The Carrier Dome opened the doors to Syracuse fans in 1980, but it has seen better days. On Friday Syracuse University sent a letter to the mayor of Syracuse to provide some information about the concept for a new athletics home as well as plans for surrounding the potential stadium.
According to the letter, which you can read in its entirety via Syracuse.com, Syracuse has a concept that would constrict a brand new 44,000-seat stadium that would serve as the home for multiple sports including football, basketball and lacrosse just as the Carrier Dome is currently used. The new stadium would include a retractable roof, which would allow Syracuse to play football in the elements at home for the first time in decades, although the roof would likely be closed in the event of inclement weather. The stadium construction cost is estimated to be $495 million.
It is important to keep in mind this is just the first of what would likely be many steps to make a new stadium construction official. The interest in discussing plans is clearly in place, but the plans still have some hoops to go through, and likely some modifications, before being finalized and approved. Then, Syracuse says, the construction would likely be a four-year project before being completed.
If the plans are not approved, Syracuse is prepared to do what they can with some upgrades to the Carrier Dome, although the financial commitment for any stadium upgrades has not been reported. If the new stadium is built, there are no plans to continue using the Carrier Dome by the university.
This news should not come as a surprise. Since moving in to the ACC, it was expected Syracuse would need to make a commitment to upgrading certain facilities. The Carrier Dome, well beyond its prime, is no exception. The Carrier Dome is a unique dual-purpose stadium for Syracuse as it hosts both football and basketball under the same roof for one of the more unique atmospheres for each sport, although from a football perspective the Carrier Dome has long been outdated.
It appears someone else will have to ease the load for a newly-minted starter under center and a Heisman Trophy contender, at least in the very early portion of the season.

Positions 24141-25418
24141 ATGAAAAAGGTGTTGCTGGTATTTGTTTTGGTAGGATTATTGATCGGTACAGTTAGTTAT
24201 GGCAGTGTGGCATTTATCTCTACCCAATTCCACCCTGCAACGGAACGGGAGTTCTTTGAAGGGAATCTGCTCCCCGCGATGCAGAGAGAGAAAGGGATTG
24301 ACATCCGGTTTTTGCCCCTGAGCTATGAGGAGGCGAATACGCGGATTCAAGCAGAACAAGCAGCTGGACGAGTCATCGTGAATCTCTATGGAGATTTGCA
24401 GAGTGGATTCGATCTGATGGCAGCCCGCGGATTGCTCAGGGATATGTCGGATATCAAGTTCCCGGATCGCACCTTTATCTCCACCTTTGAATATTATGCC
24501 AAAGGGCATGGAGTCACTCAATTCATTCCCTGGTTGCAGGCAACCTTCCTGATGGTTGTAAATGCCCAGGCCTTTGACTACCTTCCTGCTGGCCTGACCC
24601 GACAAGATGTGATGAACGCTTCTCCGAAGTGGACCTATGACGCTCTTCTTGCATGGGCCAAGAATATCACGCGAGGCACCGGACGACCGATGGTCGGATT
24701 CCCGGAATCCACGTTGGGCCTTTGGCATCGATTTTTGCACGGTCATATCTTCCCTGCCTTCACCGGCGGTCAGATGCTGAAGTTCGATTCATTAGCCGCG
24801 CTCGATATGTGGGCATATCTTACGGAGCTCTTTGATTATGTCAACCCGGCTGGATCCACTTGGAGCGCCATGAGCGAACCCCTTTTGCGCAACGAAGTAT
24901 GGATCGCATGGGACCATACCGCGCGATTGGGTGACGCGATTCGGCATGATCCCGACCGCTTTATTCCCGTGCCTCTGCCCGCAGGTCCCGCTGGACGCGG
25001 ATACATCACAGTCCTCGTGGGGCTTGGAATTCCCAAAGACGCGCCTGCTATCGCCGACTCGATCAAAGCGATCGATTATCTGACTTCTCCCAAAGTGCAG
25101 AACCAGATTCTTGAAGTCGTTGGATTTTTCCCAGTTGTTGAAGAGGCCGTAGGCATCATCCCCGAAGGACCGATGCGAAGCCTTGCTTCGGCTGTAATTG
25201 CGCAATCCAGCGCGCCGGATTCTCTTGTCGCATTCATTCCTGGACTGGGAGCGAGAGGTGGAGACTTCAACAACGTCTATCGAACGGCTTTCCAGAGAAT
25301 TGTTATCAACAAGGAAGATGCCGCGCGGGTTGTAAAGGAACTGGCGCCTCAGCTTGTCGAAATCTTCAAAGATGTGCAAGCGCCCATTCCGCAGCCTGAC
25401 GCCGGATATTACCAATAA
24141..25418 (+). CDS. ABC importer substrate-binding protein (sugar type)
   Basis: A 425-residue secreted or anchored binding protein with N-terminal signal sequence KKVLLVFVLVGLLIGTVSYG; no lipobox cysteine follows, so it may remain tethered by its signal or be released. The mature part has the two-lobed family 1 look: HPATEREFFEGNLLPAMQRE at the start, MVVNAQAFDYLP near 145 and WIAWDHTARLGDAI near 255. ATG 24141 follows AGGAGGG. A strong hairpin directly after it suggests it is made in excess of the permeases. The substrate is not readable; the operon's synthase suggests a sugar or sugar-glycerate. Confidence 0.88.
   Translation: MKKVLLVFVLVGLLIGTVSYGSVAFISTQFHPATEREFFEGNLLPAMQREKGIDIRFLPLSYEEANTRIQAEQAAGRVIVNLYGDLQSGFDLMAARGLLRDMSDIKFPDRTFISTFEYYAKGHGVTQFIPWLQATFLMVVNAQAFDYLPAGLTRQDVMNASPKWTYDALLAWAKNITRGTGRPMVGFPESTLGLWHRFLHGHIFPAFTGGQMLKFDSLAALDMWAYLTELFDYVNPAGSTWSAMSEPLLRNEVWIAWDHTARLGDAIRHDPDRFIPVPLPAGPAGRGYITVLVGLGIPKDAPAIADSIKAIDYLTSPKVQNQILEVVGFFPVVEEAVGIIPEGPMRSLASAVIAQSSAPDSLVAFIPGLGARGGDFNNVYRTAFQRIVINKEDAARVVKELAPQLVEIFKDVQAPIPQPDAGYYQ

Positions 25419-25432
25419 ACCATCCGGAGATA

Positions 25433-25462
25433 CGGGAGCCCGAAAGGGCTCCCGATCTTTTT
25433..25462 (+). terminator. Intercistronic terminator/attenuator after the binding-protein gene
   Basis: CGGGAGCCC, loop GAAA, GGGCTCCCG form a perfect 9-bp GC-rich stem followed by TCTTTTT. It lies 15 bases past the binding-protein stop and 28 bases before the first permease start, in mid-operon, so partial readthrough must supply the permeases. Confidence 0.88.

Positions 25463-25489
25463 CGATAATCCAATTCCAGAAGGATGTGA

According to Jon Wilner of the San Jose Mercury News, Stanford head coach David Shaw has deemed it “unlikely” running back Bryce Love will play in the season opener Friday against Kansas State. Love sustained what was described as a lower-body injury at some point during summer camp.
The good news for the program and the player is, after the opener, the Cardinal goes on a bye before hosting 20th-ranked USC Sept. 17.
Wilner writes that “Love… is considered central to eighth-ranked Stanford’s efforts to take the pressure off new quarterback Ryan Burns and tailback Christian McCaffrey.” Burns has thrown one career pass and will be making his starting debut against K-State.
Last season, Love averaged 7.8 yards on his 29 carries. He added 15 receptions for 250 yards, and three total touchdowns (two rushing, one receiving).
South Carolina has seen one of the most experienced members of its secondary not only leave the program but the sport as well.
Rico McWilliams has decided to leave the Gamecocks and give up football, first-year USC head coach Will Muschamp announced Monday. No reason was given for the decision.
McWilliams had started 18 the past three seasons, but began to tumble down the depth chart in the spring and failed to gain much ground in summer camp. He had left camp early on for what were described as personal reasons, but eventually returned.
“I am back with the team and have to stay focused,” the cornerback said just three days ago.
As a redshirt junior last season, McWilliams started 10 of USC’s 12 games, the lone exceptions being the contests against Georgia and Texas A&M. He was credited with 32 tackles, two pass breakups and a fumble recovery.
Additionally, Muschamp announced that redshirt freshman wide receiver Christian Owens had left his team as well. A three-star 2015 signee, Owens didn’t play as a true freshman.
Via social media, Jim Harbaugh has attempted to walk back some of his strong talk.
Monday, the Michigan head coach was asked to comment on one of his former San Francisco 49er players, Colin Kaepernick, who kicked up quite the controversy this past week by sitting down during the playing of the national anthem to protest what he believes to be the mistreatment of African-Americans in this country. Not surprisingly, the outspoken Harbaugh didn’t mince many words.
“I acknowledge his right to do that, but I don’t respect the motivation or the action,” the coach said.
A short time later, Harbaugh took to Twitter to offer a clarification that he had no issue with Kaepernick’s motivation, merely his methods.
Even as Baylor looks to put a tumultuous offseason in the rearview mirror, the football team simply can’t get away from the dark cloud hanging over the program.
Interim head coach Jim Grobe announced Monday that Chance Waz has been suspended for the Bears’ first two games of the upcoming season. The only reason given was unspecified disciplinary issues.
The suspension will cost the defensive back games against Northwestern State and SMU. Waz will be eligible to return for the Sept. 16 game against Rice.
After playing in 11 games as a true freshman in 2014, Waz started 11 of the 13 games in which he played last season. He was again projected as a starting safety entering summer camp.
Speaking of BU starters, Ishmael Zamora is still listed as a first-team wide receiver on the final preseason depth chart released by the Bears Monday. Zamora was caught on video beating his dog with a belt and kicking it, and was ultimately charged with misdemeanor animal abuse.
Grobe said he’s still awaiting the university’s decision on what if any punishment Zamora may be facing as a result of the incident.